A character in Baba Bangaram describes the hero (Venkatesh) thus: “What if Mother Teresa was born again and became a police officer? That’s ACP Krishna for you.” True to the title, ACP Krishna is a police officer with a heart of gold. He avoids hurting anyone, even criminals.
In his introduction scene, Krishna waterboards a criminal. The criminal catches a cold. Krishna immediately takes him to a hospital, and even pays the medical bills.
The story of this friendship is the story of Babu Bangaram.
Director Maruthi’s Bhale Bhale Magadivoy was a huge success, thanks to its never-ending barrage of genuinely funny jokes. The plot was wafer thin and the comedy revolved around references to popular old movies. But it worked.
Maruthi attempts a repeat performance with Babu Bangaram. But because of the film’s overall serious theme, the comic scenes are mostly jarring. Though not all. The orange merchant Prudhvi’s attempts at wooing Nayanthara are quirky and fun. The omnipresent Brahmanandam’s late entry as a magician was also well-received. As always, that’s the only portion of his they cheer for.
No Telugu film is complete without references to other films these days. Babu Bangaram has plenty, mostly to older Venkatesh films. The film opens with Venkatesh in his costume from Suryavamsham. There are songs from his old films, calling him ‘Bobbili Raja’ and a song that goes ‘Venkatesa Venkatesa‘.
By the end, we are left wondering if this is a new film, or a tribute to Venkatesh’s career.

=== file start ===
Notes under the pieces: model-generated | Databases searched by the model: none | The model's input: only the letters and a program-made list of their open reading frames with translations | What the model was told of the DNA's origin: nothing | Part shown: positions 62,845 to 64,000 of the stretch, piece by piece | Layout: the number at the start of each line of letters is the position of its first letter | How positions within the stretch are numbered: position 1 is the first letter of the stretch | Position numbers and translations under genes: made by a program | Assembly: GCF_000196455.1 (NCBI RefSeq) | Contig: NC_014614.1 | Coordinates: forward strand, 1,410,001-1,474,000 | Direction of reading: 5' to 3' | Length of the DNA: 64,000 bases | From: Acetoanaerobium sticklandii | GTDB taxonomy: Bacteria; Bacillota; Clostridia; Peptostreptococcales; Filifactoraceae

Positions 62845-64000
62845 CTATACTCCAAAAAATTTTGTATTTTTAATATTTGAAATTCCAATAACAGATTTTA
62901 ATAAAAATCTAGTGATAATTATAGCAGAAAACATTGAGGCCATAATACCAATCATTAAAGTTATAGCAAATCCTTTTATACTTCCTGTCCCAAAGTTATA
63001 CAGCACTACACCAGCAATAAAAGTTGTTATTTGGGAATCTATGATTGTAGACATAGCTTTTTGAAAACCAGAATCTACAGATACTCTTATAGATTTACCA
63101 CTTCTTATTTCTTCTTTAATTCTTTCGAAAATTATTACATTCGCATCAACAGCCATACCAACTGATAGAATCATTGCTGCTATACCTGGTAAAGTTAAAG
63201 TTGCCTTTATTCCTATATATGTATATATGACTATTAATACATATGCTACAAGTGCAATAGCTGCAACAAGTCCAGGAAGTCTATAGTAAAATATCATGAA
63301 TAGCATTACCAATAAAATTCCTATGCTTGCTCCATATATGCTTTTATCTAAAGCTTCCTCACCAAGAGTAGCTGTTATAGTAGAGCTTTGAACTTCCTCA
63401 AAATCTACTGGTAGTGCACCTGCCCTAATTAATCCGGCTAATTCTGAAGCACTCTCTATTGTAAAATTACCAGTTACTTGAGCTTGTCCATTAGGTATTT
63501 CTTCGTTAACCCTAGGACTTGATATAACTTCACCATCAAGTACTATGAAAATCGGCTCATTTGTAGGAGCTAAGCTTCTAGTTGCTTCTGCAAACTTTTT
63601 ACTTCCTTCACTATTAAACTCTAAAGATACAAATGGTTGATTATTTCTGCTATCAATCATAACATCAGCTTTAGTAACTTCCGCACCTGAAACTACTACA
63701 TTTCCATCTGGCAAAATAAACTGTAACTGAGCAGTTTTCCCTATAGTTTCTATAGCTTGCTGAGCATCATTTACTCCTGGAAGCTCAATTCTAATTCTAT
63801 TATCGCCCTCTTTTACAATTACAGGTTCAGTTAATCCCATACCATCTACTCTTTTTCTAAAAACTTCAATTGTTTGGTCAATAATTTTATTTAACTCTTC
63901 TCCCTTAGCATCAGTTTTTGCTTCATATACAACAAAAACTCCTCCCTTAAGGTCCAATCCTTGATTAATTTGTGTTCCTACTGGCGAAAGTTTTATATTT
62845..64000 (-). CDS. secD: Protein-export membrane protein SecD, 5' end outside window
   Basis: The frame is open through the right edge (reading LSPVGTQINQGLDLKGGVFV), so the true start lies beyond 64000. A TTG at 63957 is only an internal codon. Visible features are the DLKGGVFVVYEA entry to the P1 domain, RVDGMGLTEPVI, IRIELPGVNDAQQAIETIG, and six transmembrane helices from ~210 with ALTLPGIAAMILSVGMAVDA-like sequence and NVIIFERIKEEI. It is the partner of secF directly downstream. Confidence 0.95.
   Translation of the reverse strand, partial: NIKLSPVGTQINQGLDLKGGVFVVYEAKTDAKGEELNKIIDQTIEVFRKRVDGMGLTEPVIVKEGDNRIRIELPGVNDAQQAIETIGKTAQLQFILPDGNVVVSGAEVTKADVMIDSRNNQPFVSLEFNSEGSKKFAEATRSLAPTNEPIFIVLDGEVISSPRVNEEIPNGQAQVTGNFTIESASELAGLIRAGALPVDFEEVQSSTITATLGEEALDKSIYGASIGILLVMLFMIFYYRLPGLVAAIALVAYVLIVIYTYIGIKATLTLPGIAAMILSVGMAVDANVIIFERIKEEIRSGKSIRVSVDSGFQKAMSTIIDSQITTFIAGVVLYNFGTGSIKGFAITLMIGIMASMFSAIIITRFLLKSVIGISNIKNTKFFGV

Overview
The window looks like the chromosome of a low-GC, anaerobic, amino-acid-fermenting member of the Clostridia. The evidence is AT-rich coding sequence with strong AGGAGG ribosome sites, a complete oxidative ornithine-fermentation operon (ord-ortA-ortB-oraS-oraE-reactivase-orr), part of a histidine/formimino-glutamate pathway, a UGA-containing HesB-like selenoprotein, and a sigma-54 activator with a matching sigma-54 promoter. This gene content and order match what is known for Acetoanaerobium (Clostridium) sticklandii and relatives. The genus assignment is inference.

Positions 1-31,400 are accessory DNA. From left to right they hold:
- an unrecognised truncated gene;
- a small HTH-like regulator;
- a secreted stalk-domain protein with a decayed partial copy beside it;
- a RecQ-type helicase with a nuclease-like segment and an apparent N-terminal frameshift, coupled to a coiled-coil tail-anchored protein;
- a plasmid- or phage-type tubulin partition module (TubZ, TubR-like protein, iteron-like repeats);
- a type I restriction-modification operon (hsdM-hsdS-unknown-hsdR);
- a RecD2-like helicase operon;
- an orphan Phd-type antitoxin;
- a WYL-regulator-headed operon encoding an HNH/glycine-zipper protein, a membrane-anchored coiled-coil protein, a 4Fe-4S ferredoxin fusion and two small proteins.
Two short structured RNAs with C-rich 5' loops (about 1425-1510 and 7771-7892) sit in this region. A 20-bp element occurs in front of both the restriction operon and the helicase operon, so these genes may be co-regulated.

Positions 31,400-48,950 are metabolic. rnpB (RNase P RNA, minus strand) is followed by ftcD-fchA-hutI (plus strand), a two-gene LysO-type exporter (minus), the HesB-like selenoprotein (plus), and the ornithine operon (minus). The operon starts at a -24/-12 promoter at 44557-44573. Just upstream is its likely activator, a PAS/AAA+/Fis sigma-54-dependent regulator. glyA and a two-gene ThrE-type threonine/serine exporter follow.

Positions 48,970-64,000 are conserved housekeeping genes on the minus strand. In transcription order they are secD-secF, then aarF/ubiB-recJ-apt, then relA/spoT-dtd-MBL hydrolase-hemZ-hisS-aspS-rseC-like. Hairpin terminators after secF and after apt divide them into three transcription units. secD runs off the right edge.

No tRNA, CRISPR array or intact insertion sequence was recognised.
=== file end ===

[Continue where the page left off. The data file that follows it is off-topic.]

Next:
Nayanthara, looking beautiful (thanks to some outstanding work from her stylist), had one audience member whimpering ‘wow’ and ‘pah’ every time she appeared on screen. Sadly, that was all her severely underwritten character Shailaja had going for her. She fends off questions about her missing father, and falls in love with Krishna. And does little else.
The second half, in particular, lets the film down. After an unexpected interval reveal, the film goes from borderline thriller to a farce with jokes masquerading as villains. Posani Murali Krishna was getting laughs from the beginning. But Sampath Raj, who does some terrorising in the first half, is reduced to comical head bobbing alongside Krishna’s antics by the end.
From the cast’s performances, to the way the plot is twisted to look funny for the audience, everything is a forgettable exaggeration. The only memorable portion is the ‘Ayyo Ayyo Ayyayoo’ dialogue that Venkatesh says every five minutes. If only the Mother Teresa in him had some consideration for the audience.
The Babu Bangaram review is a Silverscreen original article.